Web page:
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Don't worry, they'll just slash interest rates to -4% and pay people to buy houses. As long as house prices keep going up, our debt-fuelled bubble economy is *fine*.

According to this report from CAAMP http://www.caamp.org/meloncms/media/Fall%20Consumer%20Report%20WEB.pdf, we can find at page 28 that 46 billions were borrowed last year as HELOC. Close to half of borrowers (45%)responded that the money would be used for debt consolidation or repayment. So today we can say that we borrow for our daily consumption and we mortgage it for 30 years.

When I was young, a fair proportion of the people were paying their car cash. 10-15 years later, they were using the value of their old paid car against a rented car. Another 10 years and the whole car was financed.

All this happen during 30 years of lowering interest rates. They cannot go very much lower (inflation could...).

We also have a stock market worth at least 5X what it was worth in 1980 when the average salary went up 2-3X. Housing is +/- 6X what it was in 1980.

How can all this be sustainable?

The net worth is based on 2 major items - housing and pension funds. Both are at historic high when compared with the average salary.

For me, this is a gigantic house of cards.

I think wealth effects were traditionally viewed as small because these estimates were derived calibrating models poorly suited for this purpose, not because the wealth effects were actually small.

See, for instance, //econ.jhu.edu/people/ccarroll/papers/cosWealthEffects.pdf

"we estimate that the immediate (next-quarter) marginal propensity to consume from a $1 change in housing wealth is about 2 cents, with a final eventual effect around 9 cents, substantially larger than the effect of shocks to financial wealth."

Given that housing accounts for about 60 Trillion in assets in the U.S., a 30% drop in house prices should lead to a 1.62 Trillion loss in demand, taking into account the initial shock and follow on effects.

Moreover, the effect of wealth effects depends very heavily on the distribution of wealth and on leverage.

If you have $2 million, then a change in asset prices making that $1.7 million isn't going to change your consumption a whole lot. But if you've been counting on selling your house to fund your retirement, and your equity declines from $300,000 to 0, then that will change your consumption. In both cases, the incidence of who suffers the loss and their balance sheet state makes a big difference in the aggregate response to a change in wealth.

You can see this by comparing the 2000 stock market crash with the 2008 housing crash. Most households hold very little of their savings in equities, but much in houses, whereas the wealthy tend to hold most of their savings in equities. A hit to equities leaving housing wealth untouched will have a much smaller effect on consumption than a hit to housing wealth.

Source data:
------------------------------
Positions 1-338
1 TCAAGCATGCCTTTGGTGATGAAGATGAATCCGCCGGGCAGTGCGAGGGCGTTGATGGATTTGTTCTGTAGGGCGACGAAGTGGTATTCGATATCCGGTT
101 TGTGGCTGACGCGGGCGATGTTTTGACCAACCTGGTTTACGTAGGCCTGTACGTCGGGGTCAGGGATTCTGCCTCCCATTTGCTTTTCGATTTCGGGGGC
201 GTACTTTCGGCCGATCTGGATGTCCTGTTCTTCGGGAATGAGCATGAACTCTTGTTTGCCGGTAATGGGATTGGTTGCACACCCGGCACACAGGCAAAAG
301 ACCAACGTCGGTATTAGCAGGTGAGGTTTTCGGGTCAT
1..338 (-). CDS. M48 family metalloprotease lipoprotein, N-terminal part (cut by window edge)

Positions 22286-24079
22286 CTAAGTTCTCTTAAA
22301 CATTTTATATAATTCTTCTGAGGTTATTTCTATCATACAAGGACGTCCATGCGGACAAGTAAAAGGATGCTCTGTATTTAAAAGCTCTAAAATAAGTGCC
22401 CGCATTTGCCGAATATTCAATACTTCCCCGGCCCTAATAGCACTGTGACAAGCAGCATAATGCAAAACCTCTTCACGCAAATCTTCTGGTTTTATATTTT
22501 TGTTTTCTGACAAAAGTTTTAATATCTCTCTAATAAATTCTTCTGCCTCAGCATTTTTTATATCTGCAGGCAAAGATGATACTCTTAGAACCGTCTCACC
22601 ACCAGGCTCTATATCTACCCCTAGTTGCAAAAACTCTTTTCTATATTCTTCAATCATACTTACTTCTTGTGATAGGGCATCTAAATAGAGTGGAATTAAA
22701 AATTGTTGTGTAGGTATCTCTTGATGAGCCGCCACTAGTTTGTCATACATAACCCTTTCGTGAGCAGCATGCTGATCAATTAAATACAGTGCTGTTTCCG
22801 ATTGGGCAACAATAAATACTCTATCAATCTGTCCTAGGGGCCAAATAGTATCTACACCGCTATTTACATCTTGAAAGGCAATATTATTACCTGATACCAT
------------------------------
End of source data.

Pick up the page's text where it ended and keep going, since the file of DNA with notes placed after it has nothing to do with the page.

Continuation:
Finally, households, if they borrow without collateral, are forced to pay the credit card interest rate, not the risk free rate. So as market wealth drops to zero for marginal households, they hit up against credit constraints, whereas typical models assume no credit constraints. Moreover, if market wealth does drop to zero, then in the presence of employment risk, households will choose to not borrow, even if they could borrow at the risk free rate, unless they have some guaranteed form of income with which they can repay the loan should they not be employed in the next period.

So wealth effects play a large role in the economy if you know where to look and which model to use. Look at housing wealth, and use a lifecycle savings model that takes into account a very unequal distribution of wealth, employment risk and credit constraints.

Just prior to the crisis, net home equity lines of credit withdrawals were 10% of household disposable income. After the decline in house prices, net HELOC withdrawals swung to a negative position (meaning that households were repaying their HELOC balances).

That alone accounts for about a 10% change in private sector demand.

It won't just be a wealth effect if housing slows down, residential investment will plunge, along with all the other related industries (home reno, mortgage brokers, banks, etc.), not to mention the impact on the money supply if banks can't keep printing money via mortgages, plus the loss of labour mobility once people are underwater, plus banks pulling back on other types of lending to lick housing related wounds, and I'm sure I'm forgetting other impacts.

Net worth is often less what official statistics would suggest because banks and other financial institutions sometimes don't write down the value of their assets as much as they should (so-called extend and pretend).

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